Members of several environmental groups in the Pikes Peak region, including Wild Connections (WC), founded Central Colorado Wilderness Coalition in 2002. Since then, the volunteer-run coalition advocating new wilderness designations has received continuous advice and support from WC in technical and financial matters. Working together, the groups boost citizen involvement and knowledge in important regional natural resource concerns.
Review from Guidestar
I have been involved with Wild Connections for over a decade. I started simply as a sometime--volunteer, but I ended up on the board after seeing the passion of the founders of the organzation, which quickly infects anyone who comes in contact with them. As the founders are retiring and moving on, I hope we can find a way to maintain their feeling and vision and continue to do amazing things similar to what has been accomplished so far.
I started volunteering for Wild Connections in 1998 through mapping the Green Mountain Colorado Roadless area. I was immediately impressed with the ability to work closely with the organization's leader, to have an impact through the field work I completed, and to learn more about conservation. I continued to be impressed at the level of direct contact (use of my work in publications, updates on the volunteer projects I worked, on and personal thank you messages for donations)the organization kept with me throughout the years when I wasn't able to volunteer as much. Wild Connections has allowed me to have a direct impact on preserving the areas of Colorado that I love.
I have been involved with this organization since 1995 when I started to inventory roadless areas near the Arkansas Valley. I was then involved in determining the boundaries of the roadless areas that I and other mapped and then determined which have the characteristics of the wilderness areas that could be protected by congress. I helped with writing the Wild Connections Conservation Plan that presented a conservation oriented approach to managing lands in and around the Pike-San Isabel National Forest. Since the publications of the document, Wild Connections has influenced the roadless area inventory for the Pike-San Isabel National Forest and has participated in the closure and restoration of a damaged trail in an important stream drainage. I joined the board of directors and helped the organization make its transition from defining the Wild Connections plan to taking a more hands on approach to restoration while maintaining its commitment to providing a conservation voice to influence the management of lands in the Wild Connections area. One thing I greatly value about this organization is its commitment to take a reasoned, science-based approach to its conservation approach and how it has grown to be respected by the agencies that manage lands in the Wild Connections area, especially the Forest Service.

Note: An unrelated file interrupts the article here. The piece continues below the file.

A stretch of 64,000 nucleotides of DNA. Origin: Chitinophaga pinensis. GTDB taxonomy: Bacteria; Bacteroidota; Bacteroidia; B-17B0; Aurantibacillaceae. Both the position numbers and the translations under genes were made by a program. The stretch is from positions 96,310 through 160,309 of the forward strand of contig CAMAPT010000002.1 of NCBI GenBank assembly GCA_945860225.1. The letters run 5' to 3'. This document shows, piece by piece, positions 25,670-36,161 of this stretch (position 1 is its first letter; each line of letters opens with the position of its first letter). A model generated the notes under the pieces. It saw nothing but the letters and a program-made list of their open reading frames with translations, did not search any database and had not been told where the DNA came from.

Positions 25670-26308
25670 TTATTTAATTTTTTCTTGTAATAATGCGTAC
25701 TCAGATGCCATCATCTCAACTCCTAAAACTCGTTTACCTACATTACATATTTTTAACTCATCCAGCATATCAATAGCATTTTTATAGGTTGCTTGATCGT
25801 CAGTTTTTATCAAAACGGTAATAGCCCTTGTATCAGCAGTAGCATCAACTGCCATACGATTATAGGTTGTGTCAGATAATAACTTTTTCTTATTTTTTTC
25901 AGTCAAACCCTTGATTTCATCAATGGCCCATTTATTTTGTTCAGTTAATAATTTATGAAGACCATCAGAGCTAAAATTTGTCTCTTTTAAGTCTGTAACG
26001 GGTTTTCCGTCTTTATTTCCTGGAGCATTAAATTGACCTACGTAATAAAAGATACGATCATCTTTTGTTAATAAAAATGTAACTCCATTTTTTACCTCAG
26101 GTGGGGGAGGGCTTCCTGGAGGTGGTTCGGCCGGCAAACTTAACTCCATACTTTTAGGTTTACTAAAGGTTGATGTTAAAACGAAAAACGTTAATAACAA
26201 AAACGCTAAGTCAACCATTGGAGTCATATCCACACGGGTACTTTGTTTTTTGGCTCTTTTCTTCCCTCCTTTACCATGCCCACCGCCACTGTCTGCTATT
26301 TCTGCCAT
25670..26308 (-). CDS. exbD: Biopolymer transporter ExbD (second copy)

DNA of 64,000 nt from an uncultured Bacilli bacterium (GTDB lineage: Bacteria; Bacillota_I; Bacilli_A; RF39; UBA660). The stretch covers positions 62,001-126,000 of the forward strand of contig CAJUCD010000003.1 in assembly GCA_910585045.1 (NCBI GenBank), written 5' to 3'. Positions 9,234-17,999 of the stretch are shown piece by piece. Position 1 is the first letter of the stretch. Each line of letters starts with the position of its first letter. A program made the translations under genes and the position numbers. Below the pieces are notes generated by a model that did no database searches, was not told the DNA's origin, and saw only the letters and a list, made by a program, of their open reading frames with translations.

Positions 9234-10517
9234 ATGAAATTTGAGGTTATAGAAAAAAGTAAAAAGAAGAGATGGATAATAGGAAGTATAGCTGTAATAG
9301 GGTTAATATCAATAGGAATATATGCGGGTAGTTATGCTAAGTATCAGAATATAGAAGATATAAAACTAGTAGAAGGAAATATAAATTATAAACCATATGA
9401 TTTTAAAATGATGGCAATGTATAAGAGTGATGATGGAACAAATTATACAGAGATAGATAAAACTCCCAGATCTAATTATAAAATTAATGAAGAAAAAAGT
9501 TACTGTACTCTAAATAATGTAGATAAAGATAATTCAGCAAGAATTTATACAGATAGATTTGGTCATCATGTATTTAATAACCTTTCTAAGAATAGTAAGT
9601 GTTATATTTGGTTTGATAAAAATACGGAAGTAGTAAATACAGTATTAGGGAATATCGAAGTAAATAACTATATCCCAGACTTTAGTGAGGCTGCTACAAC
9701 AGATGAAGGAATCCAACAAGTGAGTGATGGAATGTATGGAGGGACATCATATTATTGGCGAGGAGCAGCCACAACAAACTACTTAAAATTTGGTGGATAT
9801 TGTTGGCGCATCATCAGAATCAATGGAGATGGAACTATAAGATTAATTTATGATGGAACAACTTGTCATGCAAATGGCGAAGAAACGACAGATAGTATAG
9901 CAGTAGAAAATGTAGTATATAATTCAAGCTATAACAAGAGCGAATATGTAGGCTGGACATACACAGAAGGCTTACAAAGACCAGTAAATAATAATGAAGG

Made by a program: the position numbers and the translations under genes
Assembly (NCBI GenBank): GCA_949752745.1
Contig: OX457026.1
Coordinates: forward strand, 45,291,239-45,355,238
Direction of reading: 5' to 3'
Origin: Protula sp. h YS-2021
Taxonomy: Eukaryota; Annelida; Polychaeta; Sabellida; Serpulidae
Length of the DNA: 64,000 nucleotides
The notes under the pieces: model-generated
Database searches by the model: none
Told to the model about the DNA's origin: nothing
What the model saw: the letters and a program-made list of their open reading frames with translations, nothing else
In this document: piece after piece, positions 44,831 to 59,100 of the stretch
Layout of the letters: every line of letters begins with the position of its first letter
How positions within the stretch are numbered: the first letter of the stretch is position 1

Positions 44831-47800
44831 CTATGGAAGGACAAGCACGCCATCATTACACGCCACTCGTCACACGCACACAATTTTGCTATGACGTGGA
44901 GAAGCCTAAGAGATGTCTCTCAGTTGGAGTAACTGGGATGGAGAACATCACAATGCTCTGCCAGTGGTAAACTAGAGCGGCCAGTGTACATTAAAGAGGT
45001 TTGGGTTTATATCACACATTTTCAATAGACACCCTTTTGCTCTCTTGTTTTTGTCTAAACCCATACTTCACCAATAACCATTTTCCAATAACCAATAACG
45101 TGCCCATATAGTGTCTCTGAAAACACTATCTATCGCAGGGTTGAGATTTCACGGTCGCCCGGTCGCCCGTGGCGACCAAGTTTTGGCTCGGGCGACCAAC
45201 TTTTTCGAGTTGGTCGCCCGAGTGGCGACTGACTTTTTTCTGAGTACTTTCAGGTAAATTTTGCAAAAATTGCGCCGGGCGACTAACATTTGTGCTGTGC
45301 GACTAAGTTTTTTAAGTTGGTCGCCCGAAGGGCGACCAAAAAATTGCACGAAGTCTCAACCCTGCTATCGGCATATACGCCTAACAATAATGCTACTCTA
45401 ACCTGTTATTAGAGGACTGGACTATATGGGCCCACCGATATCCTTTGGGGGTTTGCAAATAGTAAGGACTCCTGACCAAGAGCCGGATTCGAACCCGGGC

Wild Connections gave me the chance to use my passion for all things wild in practical protection for some of Colorado’s wildest lands. From my home in Denver and now in Florissant, the mountains are always in view. The combination of serious citizen science and get-my-hands-dirty is inspiring. It keeps me actively working toward that day when people and wildlife are all seen as part of the greater whole that makes up our fragile planet Earth.